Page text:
Four months after fire gutted the 88-year-old St. Elmo United Methodist Church building, the congregation still finds itself without a home.

As church leaders plan to rebuild, members are attending services in a borrowed sanctuary, holding at least one Sunday school class at a church member's home. The main phone line for the congregation is a cell phone carried by the church secretary.

But the news isn't all negative.

"I think we've grown as a church; our Sunday school attendance is up, church attendance is doing well, money is fine," said the Rev. Mark Dowell, the church pastor. "But it's still very hard. ... 'Displaced' is the perfect word. We are kind of orphaned."

On Aug. 23, a two-alarm fire heavily damaged the building. Six days later, investigators with the United States Bureau of Alcohol, Tobacco, Firearms and Explosives and the Chattanooga Fire Department determined the blaze was caused by old, malfunctioning wiring in the church's attic.

The red brick walls of the church's sanctuary, its white-trimmed cathedral windows and many of its stained-glass windows remain, but a portion of the roof above where the fire started caved in.

The building was insured for $3.65 million, Mr. Dowell said, and the 126-year-old congregation since has been reimbursed that full amount.

But rebuilding is a process that could take at least two years, and even the pastor admits things won't be the same for many members.

"I hope we can be into a new building at Christmas in two years," Mr. Dowell said. "It's not the same for our long-term members. They are broken-hearted and grieving over the loss."

Little remains of the church sanctuary's historic woodwork. Mr. Dowell thinks three of the dark cherry wood pews were salvaged, but iconic items such as a pulpit cross were lost. He hopes the front brick façade of the church can be saved, but the rest of the building will be torn down soon.

The congregation's nine-foot piano and large pipe organ also were destroyed by the fire. The loss was particularly sad for church pianist and organist Scott Medley.

"I think we had the finest instruments in all of Chattanooga, so that's particularly tough," Mr. Medley said. "But as a congregation, we've gotten closer in a lot of ways. ... Our members are in it for the long haul."

"They're doing well, their spirits are high and they're looking forward to rebuilding," said the Rev. Fred Dearing, who supervises area churches in the denomination.


Before the fire, the church drew about 100 worshipers each Sunday. Though it had seen recent growth, the "glue" of the congregation was worshipers who were in their 70s and had attended for decades, Mr. Dowell said. Those members, who themselves may have been christened there and worshipped with their own children, particularly were attached to the building.

"I think many of our members' feelings of loss will resurface during the demolition," he said. "But after that, we hope there is some excitement about the future."

Improvements will include a modern classroom area and a gymnasium, he said. The church had a 1950s-era addition that Rev. Dowell said was outdated and needed renovations anyway.

"But the sanctuary just felt like church," he said. "It made you somehow feel closer to God."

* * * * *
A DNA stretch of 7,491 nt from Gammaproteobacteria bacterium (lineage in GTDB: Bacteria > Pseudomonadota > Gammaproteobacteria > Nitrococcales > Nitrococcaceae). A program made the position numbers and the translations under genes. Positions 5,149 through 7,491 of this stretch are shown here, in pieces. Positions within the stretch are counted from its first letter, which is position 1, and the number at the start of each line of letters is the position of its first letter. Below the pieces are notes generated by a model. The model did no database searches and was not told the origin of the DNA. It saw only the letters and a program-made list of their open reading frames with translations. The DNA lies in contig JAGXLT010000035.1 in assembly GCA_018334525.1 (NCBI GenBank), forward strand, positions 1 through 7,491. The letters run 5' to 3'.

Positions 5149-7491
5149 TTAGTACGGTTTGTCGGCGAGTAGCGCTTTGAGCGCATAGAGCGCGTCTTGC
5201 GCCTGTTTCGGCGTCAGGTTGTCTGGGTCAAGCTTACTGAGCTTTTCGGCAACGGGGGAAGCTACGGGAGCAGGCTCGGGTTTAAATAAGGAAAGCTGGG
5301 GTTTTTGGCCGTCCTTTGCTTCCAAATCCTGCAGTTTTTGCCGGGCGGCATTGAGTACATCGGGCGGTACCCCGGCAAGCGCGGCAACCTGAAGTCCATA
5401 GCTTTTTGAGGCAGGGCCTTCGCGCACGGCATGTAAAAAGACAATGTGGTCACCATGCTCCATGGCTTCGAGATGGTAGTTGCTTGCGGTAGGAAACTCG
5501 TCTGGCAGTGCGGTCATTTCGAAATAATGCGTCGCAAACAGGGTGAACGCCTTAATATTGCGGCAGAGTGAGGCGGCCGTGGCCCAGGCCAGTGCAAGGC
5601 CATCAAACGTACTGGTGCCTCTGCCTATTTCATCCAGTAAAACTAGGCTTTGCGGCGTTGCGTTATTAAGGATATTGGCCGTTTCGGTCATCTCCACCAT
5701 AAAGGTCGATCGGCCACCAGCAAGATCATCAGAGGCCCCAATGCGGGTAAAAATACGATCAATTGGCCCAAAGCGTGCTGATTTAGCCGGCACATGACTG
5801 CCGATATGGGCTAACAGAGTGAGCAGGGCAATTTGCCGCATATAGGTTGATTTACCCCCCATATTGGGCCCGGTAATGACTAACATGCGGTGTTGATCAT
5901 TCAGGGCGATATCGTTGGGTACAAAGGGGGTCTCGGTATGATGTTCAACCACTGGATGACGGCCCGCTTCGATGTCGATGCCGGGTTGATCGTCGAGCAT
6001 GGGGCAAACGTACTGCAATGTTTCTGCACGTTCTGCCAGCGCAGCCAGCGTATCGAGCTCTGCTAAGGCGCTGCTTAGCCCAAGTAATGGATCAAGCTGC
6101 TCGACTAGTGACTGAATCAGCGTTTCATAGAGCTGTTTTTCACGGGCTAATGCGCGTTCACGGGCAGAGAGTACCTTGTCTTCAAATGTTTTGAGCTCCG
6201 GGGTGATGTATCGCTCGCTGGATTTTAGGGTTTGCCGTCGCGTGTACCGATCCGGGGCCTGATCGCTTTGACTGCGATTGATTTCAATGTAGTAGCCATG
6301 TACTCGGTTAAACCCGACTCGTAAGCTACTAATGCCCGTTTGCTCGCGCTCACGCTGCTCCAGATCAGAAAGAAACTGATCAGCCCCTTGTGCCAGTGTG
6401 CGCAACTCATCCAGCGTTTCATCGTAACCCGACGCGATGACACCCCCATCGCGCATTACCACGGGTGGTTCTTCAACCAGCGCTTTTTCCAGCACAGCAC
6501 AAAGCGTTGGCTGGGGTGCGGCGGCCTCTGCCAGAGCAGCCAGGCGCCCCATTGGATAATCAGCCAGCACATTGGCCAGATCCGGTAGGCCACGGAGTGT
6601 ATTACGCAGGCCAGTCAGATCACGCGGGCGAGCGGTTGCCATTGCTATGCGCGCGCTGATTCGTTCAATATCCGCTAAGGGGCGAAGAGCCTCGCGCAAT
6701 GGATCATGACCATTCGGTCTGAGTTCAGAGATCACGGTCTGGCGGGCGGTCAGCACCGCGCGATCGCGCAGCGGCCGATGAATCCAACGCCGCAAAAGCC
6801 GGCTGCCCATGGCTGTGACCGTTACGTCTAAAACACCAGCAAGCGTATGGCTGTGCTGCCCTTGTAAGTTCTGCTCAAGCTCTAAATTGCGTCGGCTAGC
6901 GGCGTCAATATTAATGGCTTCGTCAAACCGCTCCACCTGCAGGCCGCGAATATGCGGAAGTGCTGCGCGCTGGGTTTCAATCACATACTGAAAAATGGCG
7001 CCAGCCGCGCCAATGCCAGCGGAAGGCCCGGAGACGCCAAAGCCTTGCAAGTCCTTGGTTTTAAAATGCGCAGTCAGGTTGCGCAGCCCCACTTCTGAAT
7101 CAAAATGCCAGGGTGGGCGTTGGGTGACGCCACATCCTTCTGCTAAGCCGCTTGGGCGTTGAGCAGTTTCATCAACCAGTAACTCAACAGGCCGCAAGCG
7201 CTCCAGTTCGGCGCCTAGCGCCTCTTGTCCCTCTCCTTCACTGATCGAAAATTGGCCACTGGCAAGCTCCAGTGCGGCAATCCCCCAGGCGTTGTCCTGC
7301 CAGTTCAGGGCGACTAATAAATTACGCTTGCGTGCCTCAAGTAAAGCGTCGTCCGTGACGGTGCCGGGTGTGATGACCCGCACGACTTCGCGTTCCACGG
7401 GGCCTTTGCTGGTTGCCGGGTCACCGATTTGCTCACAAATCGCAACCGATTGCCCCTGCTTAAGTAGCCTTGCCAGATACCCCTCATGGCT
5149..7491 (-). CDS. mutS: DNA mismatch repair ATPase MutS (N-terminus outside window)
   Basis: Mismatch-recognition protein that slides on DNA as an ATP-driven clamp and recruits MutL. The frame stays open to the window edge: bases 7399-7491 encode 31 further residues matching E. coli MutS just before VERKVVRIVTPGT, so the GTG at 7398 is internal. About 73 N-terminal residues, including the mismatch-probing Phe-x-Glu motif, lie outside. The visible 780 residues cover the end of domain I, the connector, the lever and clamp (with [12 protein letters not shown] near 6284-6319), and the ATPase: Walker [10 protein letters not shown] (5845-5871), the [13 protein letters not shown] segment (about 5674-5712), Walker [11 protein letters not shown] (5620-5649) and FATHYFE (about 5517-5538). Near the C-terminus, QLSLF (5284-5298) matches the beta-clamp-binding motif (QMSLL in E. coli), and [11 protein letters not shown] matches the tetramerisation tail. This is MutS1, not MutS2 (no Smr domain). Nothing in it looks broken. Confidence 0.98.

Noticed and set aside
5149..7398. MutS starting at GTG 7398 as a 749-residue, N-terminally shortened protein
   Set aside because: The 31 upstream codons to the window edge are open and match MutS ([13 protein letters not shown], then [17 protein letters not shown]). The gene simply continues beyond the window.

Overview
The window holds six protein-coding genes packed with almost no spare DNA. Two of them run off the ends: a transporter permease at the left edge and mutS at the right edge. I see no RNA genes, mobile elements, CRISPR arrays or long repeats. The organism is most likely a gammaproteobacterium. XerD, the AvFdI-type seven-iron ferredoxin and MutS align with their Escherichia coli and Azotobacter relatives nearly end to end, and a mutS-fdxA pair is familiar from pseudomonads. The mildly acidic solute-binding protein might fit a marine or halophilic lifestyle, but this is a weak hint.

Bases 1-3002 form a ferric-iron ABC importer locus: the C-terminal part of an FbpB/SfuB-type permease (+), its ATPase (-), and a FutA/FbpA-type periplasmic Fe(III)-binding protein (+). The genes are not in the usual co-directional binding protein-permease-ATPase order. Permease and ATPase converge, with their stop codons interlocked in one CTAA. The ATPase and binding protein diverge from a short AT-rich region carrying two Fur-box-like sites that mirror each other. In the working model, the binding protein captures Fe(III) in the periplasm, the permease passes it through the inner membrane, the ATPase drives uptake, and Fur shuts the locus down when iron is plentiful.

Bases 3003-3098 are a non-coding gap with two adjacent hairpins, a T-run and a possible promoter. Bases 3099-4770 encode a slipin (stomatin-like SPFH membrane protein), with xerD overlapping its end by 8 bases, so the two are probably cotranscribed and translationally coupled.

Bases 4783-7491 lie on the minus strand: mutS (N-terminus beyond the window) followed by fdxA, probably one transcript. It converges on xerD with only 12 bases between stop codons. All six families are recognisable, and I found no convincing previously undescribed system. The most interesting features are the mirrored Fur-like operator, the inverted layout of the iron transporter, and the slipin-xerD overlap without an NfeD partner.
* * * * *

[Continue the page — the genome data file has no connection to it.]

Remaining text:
He is in talks with architects on how best to move forward. The goal is to rebuild without borrowing any money. If saving the front portion of the church is too expensive, St. Elmo United may rebuild with a completely new structure, Mr. Dowell said.

Since the property is part of the St. Elmo Historic District, with guidelines set by the Chattanooga Historic Zoning Commission, church leaders also are talking to city officials about their plans, he said.

Tough rules apply

Because St. Elmo is a historic district, according to the city's 137-page guidelines, "an additional approval beyond the normal building permit is required for most exterior changes in the neighborhood."

Mr. Dowell said the church is in discussions with the zoning commission.

The guidelines further state that approval must be given by the Historic Zoning Commission for "any construction, alteration, demolition or removal" within St. Elmo that normally requires a building or demolition permit.

As part of the St. Elmo Historic District, the church also is on the National Register of Historic Places. But Claudette Stager of the Tennessee Historical Commission said that designation doesn't carry any demolition or renovation restrictions.

"We like to see that, if a building cannot be rebuilt, we certainly hope that whatever is new is rebuilt in the character of the historic district," she said.

The congregation itself is meeting for worship weekly at St. Elmo Seventh-day Adventist Church, where the Methodist congregation first built in 1887. Its temporary office is at Thankful Memorial Episcopal Church, also in St. Elmo.

The fire hasn't slowed the Methodist church's activities, according to information on the church's Web site. On Sunday, for instance, members had a churchwide meal at the Bethlehem Center and later went caroling in the St. Elmo neighborhood. The congregation also met Thursday for an Christmas Eve candlelight service.

"Our members may still grieve that loss, but they are dedicated, they are working hard ... they know there is a bigger purpose," Mr. Dowell said. "We won't be able to recreate the sanctuary, but the rest of the building will be so much better."